Fire problem employees before they damage your practice
The thought of firing a team member makes most dentists uneasy—which is why problem employees tend to stay on practice payrolls much longer than they should. Rather than address the situation, dentists convince themselves it will get better, and that the employee will eventually start living up to expectations. Unfortunately, that usually doesn’t happen.
While dealing with problem employees is never easy, it’s a necessary part of your role as the practice leader. Their lackluster performance or poor attitude will only serve to damage the practice, hurting team morale, practice production numbers and ultimately your bottom line.
Most of your team members want to do their part to move the practice forward, but from time to time you’ll find yourself with employees who do nothing but hold the practice back. These are the employees who come to work late every day, or who have clearly demonstrated they don’t have the skills necessary to perform their job. Disciplining employees who can’t show up on time and offering additional training to team members who aren’t meeting expectations might help, but, unfortunately, there are times when the best thing you can do is part ways.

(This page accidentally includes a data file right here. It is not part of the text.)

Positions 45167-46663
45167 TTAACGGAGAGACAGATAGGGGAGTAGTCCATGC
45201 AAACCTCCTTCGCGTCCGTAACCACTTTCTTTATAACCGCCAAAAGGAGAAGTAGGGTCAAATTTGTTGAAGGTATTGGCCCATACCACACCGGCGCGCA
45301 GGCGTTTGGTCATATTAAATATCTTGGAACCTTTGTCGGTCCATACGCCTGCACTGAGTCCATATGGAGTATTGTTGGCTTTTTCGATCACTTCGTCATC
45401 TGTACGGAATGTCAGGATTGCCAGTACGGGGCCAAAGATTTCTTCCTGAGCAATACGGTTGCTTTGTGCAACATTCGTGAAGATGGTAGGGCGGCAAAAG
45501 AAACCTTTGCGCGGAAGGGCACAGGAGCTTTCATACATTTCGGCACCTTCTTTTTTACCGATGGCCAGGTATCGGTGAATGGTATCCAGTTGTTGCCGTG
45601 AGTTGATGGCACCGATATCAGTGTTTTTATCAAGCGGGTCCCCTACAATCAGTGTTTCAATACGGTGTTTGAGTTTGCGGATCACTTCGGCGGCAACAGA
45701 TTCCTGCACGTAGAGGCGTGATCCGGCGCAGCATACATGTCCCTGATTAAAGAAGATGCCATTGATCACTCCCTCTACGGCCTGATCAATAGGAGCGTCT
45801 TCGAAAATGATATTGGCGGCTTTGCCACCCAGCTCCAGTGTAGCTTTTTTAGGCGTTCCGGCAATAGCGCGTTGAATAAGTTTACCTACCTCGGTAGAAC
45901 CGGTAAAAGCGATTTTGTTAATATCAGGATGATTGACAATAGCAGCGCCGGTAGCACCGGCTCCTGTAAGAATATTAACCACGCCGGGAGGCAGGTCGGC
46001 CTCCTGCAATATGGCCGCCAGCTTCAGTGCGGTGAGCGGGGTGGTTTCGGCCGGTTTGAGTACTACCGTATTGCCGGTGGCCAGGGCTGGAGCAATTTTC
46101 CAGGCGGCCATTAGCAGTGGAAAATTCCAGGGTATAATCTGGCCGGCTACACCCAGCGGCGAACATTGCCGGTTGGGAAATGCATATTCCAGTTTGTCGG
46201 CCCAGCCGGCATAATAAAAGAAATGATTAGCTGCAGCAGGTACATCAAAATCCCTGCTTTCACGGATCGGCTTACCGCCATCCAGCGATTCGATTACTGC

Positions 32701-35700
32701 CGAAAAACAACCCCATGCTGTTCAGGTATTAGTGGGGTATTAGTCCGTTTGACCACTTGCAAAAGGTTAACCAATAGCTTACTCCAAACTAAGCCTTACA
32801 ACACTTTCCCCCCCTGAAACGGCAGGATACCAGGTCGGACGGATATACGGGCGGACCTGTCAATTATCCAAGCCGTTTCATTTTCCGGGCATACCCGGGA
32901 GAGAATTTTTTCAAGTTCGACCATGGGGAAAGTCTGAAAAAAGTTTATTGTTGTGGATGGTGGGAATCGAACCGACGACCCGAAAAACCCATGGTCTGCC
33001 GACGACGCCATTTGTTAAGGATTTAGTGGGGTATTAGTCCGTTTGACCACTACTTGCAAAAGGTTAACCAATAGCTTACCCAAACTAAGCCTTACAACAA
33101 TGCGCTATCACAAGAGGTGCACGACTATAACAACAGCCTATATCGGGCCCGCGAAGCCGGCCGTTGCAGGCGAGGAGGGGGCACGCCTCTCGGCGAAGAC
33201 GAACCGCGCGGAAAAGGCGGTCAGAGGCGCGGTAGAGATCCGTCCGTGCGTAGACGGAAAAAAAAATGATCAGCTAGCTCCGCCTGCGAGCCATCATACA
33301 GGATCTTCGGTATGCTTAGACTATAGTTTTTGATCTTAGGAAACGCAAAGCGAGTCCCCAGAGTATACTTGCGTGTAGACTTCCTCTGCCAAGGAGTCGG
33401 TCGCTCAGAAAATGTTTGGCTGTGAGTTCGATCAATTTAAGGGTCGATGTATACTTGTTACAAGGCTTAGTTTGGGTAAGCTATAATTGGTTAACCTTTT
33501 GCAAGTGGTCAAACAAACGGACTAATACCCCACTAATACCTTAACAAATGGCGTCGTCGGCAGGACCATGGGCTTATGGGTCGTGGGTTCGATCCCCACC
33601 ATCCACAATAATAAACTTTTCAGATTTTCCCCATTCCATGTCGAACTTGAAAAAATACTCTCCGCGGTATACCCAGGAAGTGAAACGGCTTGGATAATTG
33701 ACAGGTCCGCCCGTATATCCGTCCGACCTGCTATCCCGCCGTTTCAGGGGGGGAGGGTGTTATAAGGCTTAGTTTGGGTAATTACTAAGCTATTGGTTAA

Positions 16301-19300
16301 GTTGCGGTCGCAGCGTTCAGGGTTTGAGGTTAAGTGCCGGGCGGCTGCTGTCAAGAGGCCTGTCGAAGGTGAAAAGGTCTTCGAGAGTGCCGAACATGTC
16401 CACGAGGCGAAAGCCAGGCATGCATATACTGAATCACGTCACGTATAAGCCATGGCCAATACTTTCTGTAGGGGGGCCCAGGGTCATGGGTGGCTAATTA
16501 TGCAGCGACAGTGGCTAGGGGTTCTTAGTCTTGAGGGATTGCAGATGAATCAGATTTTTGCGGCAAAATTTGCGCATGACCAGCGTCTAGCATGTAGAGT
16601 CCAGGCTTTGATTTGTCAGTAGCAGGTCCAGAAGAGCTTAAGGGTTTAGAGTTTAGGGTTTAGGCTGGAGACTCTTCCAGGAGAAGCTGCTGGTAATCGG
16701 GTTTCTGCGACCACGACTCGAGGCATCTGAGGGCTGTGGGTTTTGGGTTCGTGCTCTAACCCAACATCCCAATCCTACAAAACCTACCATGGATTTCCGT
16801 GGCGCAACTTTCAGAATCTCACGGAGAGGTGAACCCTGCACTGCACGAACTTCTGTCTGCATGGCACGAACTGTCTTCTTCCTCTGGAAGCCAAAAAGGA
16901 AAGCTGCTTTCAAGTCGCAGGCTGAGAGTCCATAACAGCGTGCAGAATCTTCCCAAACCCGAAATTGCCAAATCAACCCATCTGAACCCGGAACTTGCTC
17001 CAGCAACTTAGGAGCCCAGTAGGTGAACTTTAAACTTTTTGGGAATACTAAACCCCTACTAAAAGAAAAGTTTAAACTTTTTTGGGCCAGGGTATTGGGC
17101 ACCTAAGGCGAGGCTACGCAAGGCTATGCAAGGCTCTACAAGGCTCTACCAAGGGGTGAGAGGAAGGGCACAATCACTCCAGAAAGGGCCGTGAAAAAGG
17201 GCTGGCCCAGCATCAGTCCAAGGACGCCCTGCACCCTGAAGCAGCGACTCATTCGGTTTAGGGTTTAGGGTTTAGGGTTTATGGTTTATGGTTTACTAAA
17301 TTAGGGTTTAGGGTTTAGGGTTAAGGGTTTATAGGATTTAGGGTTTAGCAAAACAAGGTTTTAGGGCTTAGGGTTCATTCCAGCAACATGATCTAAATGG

Yes, firing an employee can be difficult, but once it’s over, you’ll be glad you did. Team conflict will subside while your office becomes more productive. The work environment will be much less stressful, and you’ll be able to hire someone who is right for the role.
But how do you truly know when it’s time to fire an employee? Here are a few common issues that may lead to a dismissal:
- The employee refuses to follow established office policies
This list is by no means all-inclusive, but you get the idea. Employees who exhibit these behaviors are hurting your practice, and that’s something you simply can’t ignore.
Put a system in place
The process should take 60 to 90 days (unless the employee’s behavior is so damaging it requires immediate action) and everything that happens should be clearly documented. This timeframe gives employees the opportunity to make the necessary changes to avoid being let go.
To start the discipline process, talk with the team member about what the problem is and what changes need to be made. Make the requested changes both verbally and in writing. Work with the employee to develop an agreement that clearly spells out those changes, and then make sure both of you sign it before you file it away.
If the employee makes the necessary changes, great. There’s no need to terminate employment and you now have a more productive team member who’s ready to shine.
You’re only as strong as your team
Interested in speaking to Sally about your practice concerns? Email firstname.lastname@example.org